Douglas V. Shaw and Kirk D. Larson
The genetic opportunity for selection of early fruiting strawberry cultivars was evaluated using seedling populations from the Univ. of California (UC) breeding program in three years. Narrow-sense heritabilities for early season yield and for the proportion of an individual's total yield expressed early were moderate (h2 = 0.24-0.53) and broad-sense heritabilities were slightly larger (H2 = 0.31-0.70), suggesting the presence of some nonadditive genetic variance for these traits. These two traits were genetically correlated with each other (rg = 0.78-0.98), but only early yield was consistently genetically correlated with seasonal yield (rg = 0.52-0.82). Selection was performed for each trait using an index on full-sib family means and individual phenotypic values in two of the three years, and predicted response was compared with that obtained using vegetatively propagated runner plants from selected genotypes in the subsequent fruiting season. Statistically significant (P < 0.05) selection response was obtained in one of two years for each trait, and combined analysis demonstrated highly significant (P < 0.01) response for both traits. However, realized response over all traits and years was just 27.3% of that predicted based on the estimated heritabilities and applied selection intensities. These results suggest that selection for early yield should be based at least in part on runner plant evaluations rather than exclusively on seedling performance.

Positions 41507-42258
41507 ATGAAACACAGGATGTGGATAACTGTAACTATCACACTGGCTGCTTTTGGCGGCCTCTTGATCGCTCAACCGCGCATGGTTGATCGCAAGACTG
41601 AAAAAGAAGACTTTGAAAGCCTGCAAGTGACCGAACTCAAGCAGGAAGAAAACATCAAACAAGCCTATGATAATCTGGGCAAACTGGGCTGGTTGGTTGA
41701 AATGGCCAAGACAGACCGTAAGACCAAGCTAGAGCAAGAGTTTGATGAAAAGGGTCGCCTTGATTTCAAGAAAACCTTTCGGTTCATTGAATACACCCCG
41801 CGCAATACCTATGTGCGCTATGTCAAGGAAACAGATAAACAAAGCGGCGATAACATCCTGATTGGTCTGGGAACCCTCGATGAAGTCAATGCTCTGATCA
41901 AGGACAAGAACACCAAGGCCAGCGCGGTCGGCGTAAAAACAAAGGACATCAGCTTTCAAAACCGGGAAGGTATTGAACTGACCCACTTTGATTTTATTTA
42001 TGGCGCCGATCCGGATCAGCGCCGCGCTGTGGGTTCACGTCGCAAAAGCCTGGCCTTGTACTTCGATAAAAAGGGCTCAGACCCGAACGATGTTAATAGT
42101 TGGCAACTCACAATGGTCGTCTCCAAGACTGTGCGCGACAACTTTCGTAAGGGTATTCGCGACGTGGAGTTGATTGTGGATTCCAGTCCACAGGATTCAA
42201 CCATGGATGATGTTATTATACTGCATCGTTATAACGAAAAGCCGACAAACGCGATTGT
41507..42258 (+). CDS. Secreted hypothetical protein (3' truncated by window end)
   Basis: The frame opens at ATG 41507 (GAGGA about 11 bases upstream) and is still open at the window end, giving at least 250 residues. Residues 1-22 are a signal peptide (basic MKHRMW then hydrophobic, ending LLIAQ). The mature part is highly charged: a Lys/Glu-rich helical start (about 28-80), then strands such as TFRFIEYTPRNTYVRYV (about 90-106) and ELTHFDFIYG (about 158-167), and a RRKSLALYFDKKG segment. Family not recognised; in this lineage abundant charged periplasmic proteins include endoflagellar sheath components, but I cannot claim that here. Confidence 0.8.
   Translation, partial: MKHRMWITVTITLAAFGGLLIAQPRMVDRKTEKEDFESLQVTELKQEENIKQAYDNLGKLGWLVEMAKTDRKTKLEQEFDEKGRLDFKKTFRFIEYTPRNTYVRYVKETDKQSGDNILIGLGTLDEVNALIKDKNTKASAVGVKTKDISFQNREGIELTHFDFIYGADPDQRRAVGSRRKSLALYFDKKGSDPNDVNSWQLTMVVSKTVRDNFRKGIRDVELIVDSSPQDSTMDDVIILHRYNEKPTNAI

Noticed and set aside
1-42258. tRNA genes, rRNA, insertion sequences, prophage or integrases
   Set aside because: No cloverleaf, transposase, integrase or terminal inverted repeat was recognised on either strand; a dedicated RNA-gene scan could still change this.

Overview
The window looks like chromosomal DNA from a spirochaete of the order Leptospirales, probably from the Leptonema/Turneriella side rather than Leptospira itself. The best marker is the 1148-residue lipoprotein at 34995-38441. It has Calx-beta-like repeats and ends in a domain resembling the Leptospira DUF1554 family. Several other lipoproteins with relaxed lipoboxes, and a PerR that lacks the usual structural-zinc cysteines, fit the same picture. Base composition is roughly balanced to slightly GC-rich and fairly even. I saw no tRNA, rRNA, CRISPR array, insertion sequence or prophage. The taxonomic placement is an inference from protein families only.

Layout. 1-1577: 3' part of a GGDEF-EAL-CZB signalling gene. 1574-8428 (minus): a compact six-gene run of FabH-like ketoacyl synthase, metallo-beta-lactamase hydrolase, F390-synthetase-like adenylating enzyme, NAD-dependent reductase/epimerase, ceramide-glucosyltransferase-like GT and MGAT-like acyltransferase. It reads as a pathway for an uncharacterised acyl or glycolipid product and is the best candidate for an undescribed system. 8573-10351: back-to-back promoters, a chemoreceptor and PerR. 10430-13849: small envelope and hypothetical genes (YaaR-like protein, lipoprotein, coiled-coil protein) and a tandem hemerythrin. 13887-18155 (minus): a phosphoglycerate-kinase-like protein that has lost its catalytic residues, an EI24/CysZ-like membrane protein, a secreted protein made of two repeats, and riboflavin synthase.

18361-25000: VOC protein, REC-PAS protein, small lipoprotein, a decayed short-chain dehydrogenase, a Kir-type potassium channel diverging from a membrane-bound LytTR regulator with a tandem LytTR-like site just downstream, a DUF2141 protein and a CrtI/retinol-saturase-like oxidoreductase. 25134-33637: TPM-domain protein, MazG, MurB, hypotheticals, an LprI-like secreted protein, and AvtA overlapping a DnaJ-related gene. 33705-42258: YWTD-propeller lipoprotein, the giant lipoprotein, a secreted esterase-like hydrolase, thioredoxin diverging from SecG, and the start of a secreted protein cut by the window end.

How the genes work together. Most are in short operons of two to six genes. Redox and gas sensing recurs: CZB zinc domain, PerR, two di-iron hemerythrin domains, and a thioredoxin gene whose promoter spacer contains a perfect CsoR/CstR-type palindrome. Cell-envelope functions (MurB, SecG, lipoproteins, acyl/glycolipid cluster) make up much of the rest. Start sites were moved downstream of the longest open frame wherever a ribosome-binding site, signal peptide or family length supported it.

D. V. Shaw, R. S. Bringhurst, and V. Voth
Strawberry (Fragaria × ananassa) seedlings were evaluated for yield, fruit weight, and commercial appearance in two field trials established in 1985 and 1986. Genetic analyses for unbalanced diallels were performed to quantify genetic, environmental, and interaction variance for each trial separately, and for crosses common to two locations in a single year. When data from crosses common to two test locations were analyzed simultaneously, narrow-sense heritabilities (h2) averaged 0.35 (±0.11), 0.21 (±0.07), and 0.08 (±0.06) for yield, fruit weight, and appearance score. Broad-sense heritabilities (H2) were 0.35 (±0.11), 0.27 (±0.12), and 0.21 (±0.11) for the same traits, respectively. These estimates do not differ significantly from heritabilities estimated from the ancestral breeding population 20 years ago. Estimates of H2 for single-location analyses were biased upwards by dominance × location interactions for all traits. Additive × location interactions were detected for appearance score and contributed a small bias to single-location estimates of h2. Use of biased estimates in predicting genetic gain could lead to errors in choice of appropriate selection strategy.
Ahmed A. Hassan, Robert E. Wilkinson, and Donald H. Wallace
Resistance to T. basicola was found in Phaseolus vulgaris lines P.I.203958 (N203) and 2114-12. To determine the inheritance of resistance, these 2 lines were crossed with each other and with the susceptible cv. Redkote. Greenhouse tests were conducted on parental, F1, F2, and backcross progenies of each of the 3 crosses, and on F3 progenies of crosses ‘Redkote’ × 2114-12 and ‘Redkote’ × N203. The data indicate that N203 and 2114-12 possess the same genes for resistance, that resistance is partially recessive, and that resistance is controlled by approximately 3 genes. Broad sense heritability was estimated as 59% and the additive variance as 39%.
Allan F. Nash and Randolph G. Gardner